Also, on the other end of the spectrum, I have two more avant-garde/experimental projects that work in the loosely described genre of noise, Brownian Motion and The ERNIE 4, the latter being a collaboration with Jon 7/President Blair. Previously, they have involved taking some source material and manipulating it with the Apple-specific product Audio Hijack Pro. Often, there's a subtle commentary on the nature of intellectual copyright and what exactly is "free" in not only the implementation but the selection of sources. It is ironic then, to not use free software. I'm proud to say current works use Lubuntu, JACK, Pure Data, FreqTweak, jack-rack, and a variety of other free softwares. It is also likely that some generative video will be created via either Pure Data or Processing. Much of my work is available through my label Brownian e/Motion(s). I have an interest in doing livecoding. My friend and I are working on a little project in Overtone (Clojure + supercollider). There is also a likelihood that an electronic music project (likely breakcore) will come into existence care of some tracker (lgpt or Buzztard).

My Contributions

My main focus is on Lubuntu in the following areas (not necessarily in order):

  1. Bug reporting and triage on Launchpad and less so, on Sourceforge where the main LXDE tracker is. I am a member of Lubuntu Packages team, so I regularly get updates on bugs related to our project.

  2. IRC support on #lubuntu on Freenode.

  3. Testing/QA on both virtual and real hardware, with a particular focus on Lubuntu QA (I'm one of two current Release Managers), but also PowerPC/Mac (I'm the de facto Point Of Contact), Ubuntu server, and netboot. I recently was added as a testcase admin to help keep our procedures up to date. I'm proud to say that I was part of the team that kept PowerPC afloat for 12.10 by some very last minute testing.

  4. Documentation on the Lubuntu Wiki but also general pages where relevant.

  5. Facebook, where I helped create and help administer the official group.

I also serve as the Team Leader/Point Of Contact for Oregon LoCo.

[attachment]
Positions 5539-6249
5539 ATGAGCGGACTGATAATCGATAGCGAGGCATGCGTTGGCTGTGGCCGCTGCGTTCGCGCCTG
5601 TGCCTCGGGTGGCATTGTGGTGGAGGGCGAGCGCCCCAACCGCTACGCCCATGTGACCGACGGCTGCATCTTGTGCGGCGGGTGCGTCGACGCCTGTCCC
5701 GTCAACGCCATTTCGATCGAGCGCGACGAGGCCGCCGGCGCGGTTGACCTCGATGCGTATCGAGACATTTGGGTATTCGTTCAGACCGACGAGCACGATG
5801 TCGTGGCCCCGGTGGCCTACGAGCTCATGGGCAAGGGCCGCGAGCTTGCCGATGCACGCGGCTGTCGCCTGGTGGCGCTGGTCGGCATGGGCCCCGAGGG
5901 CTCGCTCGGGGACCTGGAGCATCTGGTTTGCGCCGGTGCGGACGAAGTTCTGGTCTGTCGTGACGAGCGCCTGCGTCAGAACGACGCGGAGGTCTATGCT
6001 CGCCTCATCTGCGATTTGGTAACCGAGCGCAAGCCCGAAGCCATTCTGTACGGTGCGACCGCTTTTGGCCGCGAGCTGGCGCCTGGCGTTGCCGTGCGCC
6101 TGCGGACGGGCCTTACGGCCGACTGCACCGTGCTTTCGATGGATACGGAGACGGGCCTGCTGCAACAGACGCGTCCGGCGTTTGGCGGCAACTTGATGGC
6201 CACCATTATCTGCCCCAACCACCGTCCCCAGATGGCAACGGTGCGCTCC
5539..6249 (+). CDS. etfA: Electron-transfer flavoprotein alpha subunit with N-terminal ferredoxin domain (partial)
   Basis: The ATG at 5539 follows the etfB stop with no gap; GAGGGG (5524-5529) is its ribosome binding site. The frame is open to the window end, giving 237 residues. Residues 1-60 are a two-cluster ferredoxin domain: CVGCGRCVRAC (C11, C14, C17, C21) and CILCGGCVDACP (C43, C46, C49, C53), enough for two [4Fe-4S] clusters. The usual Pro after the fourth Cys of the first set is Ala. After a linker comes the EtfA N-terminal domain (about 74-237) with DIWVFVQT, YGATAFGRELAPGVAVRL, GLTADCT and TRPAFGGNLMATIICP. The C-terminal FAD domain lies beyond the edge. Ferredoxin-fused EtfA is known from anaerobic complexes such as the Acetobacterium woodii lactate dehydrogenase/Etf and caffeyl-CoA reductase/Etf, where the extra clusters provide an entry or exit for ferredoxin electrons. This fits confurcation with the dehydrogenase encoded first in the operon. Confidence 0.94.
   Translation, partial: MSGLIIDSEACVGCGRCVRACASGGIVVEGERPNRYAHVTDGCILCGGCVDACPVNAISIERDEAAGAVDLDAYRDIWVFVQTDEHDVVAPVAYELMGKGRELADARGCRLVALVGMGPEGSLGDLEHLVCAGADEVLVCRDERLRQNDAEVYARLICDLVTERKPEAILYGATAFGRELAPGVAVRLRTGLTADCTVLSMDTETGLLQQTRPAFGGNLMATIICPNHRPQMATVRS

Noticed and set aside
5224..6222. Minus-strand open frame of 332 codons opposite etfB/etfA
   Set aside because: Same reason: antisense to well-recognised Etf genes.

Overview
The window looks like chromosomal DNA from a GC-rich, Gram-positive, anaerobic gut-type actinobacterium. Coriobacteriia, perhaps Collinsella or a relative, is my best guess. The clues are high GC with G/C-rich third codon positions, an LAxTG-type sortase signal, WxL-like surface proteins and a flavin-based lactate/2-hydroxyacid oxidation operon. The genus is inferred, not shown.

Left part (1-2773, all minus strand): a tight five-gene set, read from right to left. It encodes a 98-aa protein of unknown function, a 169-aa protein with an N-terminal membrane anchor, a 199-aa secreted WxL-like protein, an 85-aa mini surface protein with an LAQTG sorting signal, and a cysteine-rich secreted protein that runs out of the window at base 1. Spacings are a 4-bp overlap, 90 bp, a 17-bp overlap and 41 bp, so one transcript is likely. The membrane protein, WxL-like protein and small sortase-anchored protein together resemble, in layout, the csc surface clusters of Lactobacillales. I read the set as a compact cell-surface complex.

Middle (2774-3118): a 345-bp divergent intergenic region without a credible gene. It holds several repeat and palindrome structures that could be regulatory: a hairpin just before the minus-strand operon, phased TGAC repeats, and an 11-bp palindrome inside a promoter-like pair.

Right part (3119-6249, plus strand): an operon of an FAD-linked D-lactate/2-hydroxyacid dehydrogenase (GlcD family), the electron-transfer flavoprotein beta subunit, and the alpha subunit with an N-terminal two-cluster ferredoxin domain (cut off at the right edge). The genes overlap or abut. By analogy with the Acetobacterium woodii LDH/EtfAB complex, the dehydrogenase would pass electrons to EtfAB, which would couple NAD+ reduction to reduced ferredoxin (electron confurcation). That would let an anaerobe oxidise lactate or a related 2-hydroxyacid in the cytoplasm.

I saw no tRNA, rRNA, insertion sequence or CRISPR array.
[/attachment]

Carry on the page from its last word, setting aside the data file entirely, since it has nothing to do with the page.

My Teams

Future Goals

Short term, I've got some work ahead of me to unite and grow the beautiful State of Oregon's LoCo, spreading the word of Ubuntu throughout the land!

Long term, I want to learn Vala, GTK, Qt, and related languages, as well as packaging, so I can help with the development of Lubuntu and ultimately be able to do a better job in the areas I already contribute to.

Testimonials

If you have something nice to say about me, please add it below:


Walter is, as stated above, a very motivated and 'hands-on' person in all areas that he is involved in. For the testing cycle he went far beyond any call of duty. This continues apace with the chasing of outstanding bugs and the re-write of test cases for PPC. He is not limited to PPC and helps out on all areas. He is a wonderful example of the Ubuntu ethos, I strongly support his application for full Ubuntu membership. phillw 28th Oct 2012

update: I've had the extreme pleasure of working with wxl for several years now. He's very good at what he does, and is always willing to help and share his knowledge with others. He's been very helpful in many areas especially with the support and testing side. It is through his fantastic work that each cycle lubuntu has enough people to test PPC and AMD64+Mac images. His work with the Lubuntu Team has always been above and beyond the call of duty. He has now taken the mantle of TL for testing and is also now a release manager with duty of checking milestone ISO's are either a 'GO' or 'NO-GO' for acceptance. He's also always ready to answer any questions concerning where Lubuntu and F/OSS in general is heading. He is active with the areas of advocacy and being the Team Leader for lubuntu testing, liaises well with others and also with lubuntu's other sub-teams. I ask that you look favourably upon his application. phillw Sat 12th July 2014

Walter not only helped us with the testing task on QA Team. He spent hours trying to solve those called minor problems from unexperienced users on Lubuntu's IRC channel, editing and correcting wiki pages or even managing media resources like Facebook to spread the word. I highly recommend his membership application. -- rafaellaguna 2014-07-11 23:16:46

For me as CEO of Lubuntu marketing it's essential to have to have reliable sources that support me and my work. And for me, Walter is such a source. Whenever I need information or support on short notice, I can always count on Walter. He has the ability to make even the most difficult tech stuff understandable for Linux novices like me. And on top, he is patient... Someone willing to explain the same procedure 3 times in a row if necessary. And that's what the community really needs in my eyes. silverlion on Tue 5th August 2014


wxl (last edited 2017-02-06 23:12:06 by wxl)